Various approaches to the modeling of metal and radionuclide interactions with macromolecular ligands, proteins, polysaccharides
and humic substances in particular, their chemical and sorption equilibria, and the techniques used for their investigation
are concisely compared. To predict radionuclide mobility in the natural and semi-natural aqueous environment, the estimation
of the effective interaction constants, related to specific species of polyelectrolytes which are linked with the absorbancy
or absorbancy ratio in their electronic absorption spectra, should probably be preferred and developed as standard. For characterization
of the binding sites of specific molecular forms of polyelectrolyte ligands, the Scatchard plot analysis at macroconcentrations
of the metal and also, though not so effectively, the two-phase distribution at trace concentrations of radionuclide or metal
can be applied.
A method for determination of the composition of binary mixtures of a metal or radionuclide species by optimized repeated two-phase separations (SORTS) was proposed and theoretically substantiated. Its principle consists in repeated equilibration of two immiscible phases, one being the original liquid or solid matrix with minimal adjustment of its composition and varying the phase ratio (separation stage cut) as the optimized parameter. The batch separation technique may consist in the repeated solvent extraction or aqueous biphasic distribution, or in the replicate equilibration with solvent or leaching solution. Results of SORTS can be presented e.g. by Tukey box diagrams as the characteristic fingerprints of original species composition.
The transport of radionuclides and metals in environment and living organisms is to a great extent controlled by multi-compartment, multi-stage liquid film diffusion and biological membrane transfer, often resulting in very selective and segregative process. The separative catalytic power of liquid membranes, and biomimetic membranes in particular is not always unambiguous at present state of art, but still promising. The scope of SIS '91 Conference was in the looking for interdisciplinary approach in that field of separation of ionic solutes.
Possibilities and problems of experimental differentiation of two chemical or particle forms of element M (Acentral atom or group, Bcomplex, metalorganic or bioinorganic species, colloid, etc.) between which mutual equilibria can exist at their partition in two-phase systems, when the gross (analytical) concentrations are determined in each phase (by AAS, NAA, or radiometrically) are outlined for: (1) static distribution (batch separation) between two immiscible phases, when both the partial concentrations of A and B and their distribution coefficients generally can be determined by a single or fractional separation, (2) dynamic distribution (chromatographic separation) between the peaks of two metal species, when the potentialities can be strongly affected by secondary equilibria or when the sample-eluent interactions can be assessed.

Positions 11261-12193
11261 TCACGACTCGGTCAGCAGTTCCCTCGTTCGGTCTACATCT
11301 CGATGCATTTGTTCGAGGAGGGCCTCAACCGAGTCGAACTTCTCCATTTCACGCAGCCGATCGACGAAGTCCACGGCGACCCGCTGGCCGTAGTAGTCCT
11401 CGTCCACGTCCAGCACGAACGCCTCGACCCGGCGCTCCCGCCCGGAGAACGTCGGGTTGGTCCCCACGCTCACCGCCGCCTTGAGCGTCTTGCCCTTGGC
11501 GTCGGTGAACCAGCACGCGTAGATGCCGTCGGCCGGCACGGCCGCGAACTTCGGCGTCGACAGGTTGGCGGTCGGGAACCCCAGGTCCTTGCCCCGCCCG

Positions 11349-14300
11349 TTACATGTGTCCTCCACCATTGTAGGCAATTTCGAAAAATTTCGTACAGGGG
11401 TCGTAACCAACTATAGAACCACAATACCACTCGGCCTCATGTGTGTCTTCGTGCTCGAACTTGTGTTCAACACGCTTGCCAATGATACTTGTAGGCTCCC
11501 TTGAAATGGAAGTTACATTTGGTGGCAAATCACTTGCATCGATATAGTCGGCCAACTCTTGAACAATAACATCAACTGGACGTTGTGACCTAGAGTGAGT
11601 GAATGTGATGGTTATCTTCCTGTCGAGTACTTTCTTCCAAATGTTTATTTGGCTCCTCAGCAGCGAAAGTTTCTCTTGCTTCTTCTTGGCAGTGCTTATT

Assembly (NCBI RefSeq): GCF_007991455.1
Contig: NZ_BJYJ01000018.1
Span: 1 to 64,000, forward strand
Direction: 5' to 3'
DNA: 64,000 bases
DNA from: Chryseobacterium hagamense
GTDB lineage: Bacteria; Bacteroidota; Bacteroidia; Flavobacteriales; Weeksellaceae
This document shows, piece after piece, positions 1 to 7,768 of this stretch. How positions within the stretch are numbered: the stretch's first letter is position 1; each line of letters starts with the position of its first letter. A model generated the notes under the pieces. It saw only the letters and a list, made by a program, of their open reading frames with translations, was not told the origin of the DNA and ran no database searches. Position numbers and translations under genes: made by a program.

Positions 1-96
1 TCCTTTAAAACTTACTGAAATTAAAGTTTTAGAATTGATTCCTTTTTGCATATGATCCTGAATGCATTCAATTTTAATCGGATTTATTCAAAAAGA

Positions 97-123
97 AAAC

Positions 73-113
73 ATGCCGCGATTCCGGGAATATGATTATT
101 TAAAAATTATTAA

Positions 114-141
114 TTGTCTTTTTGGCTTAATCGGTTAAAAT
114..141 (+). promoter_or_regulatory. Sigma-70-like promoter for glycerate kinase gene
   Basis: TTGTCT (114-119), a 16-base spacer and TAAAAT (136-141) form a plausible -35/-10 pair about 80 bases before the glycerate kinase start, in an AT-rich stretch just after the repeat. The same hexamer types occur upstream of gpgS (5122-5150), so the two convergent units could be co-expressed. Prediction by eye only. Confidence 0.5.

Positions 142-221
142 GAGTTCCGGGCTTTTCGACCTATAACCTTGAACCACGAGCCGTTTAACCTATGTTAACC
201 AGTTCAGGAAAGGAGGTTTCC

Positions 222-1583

Membrane extraction, i.e. separation in double-emulsion systems, is analyzed theoretically as a three-phase distribution process. Its efficiency is evaluated from the point of view of chemical equilibria and diffusion transport kinetics. Optimization criteria of the process as a preconcentration technique are discussed. The main advantages of membrane extraction as compared with solvent extraction are in higher yields (for preconcentration) and higher capacity for recovery of solutes. No advantage is seen in applications for a mutual separation of solutes if the same, inexpensive reagent can be used in a conventional extraction process. All phenomena caused by thermodynamic instability of double emulsions and mutual contamination of the feed and receiving phases diminish its maximal efficiency, which should be characterized by the introduced parameters, pertraction factor (p) and multiplication factor (N). These factors are suitable for expression of efficient distribution, system capacity, process economics, and separation kinetics. The kinetics were approximated by means of a non-linear extraction isotherm.
Uranium is extracted by a water-in-oil emulsion consisted from 0.01M 8-hydroxyquinoline /HOx/ in cyclohexane and aqueous solution or Arsenazo III and glycine. Analyzed solution is adjusted to 0.02M 1,2-diaminocyclohexane-N,N,N,N-tetraacetic acid /DCTA/ and pH 7.5±0.1. Preconcentration factor of about 400 can be achieved and when the uranium concentration in the outer solution is above 5 g.dm–3 /5 ppb/ its spectrophotometric determination in the inner solution of the double emulsion system is possible. Thorium practically does not interfere at the ratio Th:U=20:1.
) vs. the analyte; reagent ratio, n(Z+1)/T. The form of slope is analyzed on the basis of the generalized separation reaction. Optimal conditions were discussed from this point of view and the ideal case is at f2=1. The third term f3 depends on the activities A and
Radiolysis of nitrobenzene solution of cobalt(III) dicarbollide, which is used for solvent extraction of cesium from fission products results in enhanced extraction of niobium-95. The isomeric nitrophenols, 2,4-dinitrophenol, p-nitrosophenol and m-aminophenol exhibit antergism towards extraction of niobium cations. Synergistic effect is exhibited by 2,5-dinitrophenol, o- and p-aminophenol, o-nitroaniline and 2,4,6-trinitrophenol which are among the products of two-phase systems with nitrobenzene radiolysis. Two competing processes, complexation of niobium and protonation of ligand, both depending on the ligand benzene ring substituents, are discussed.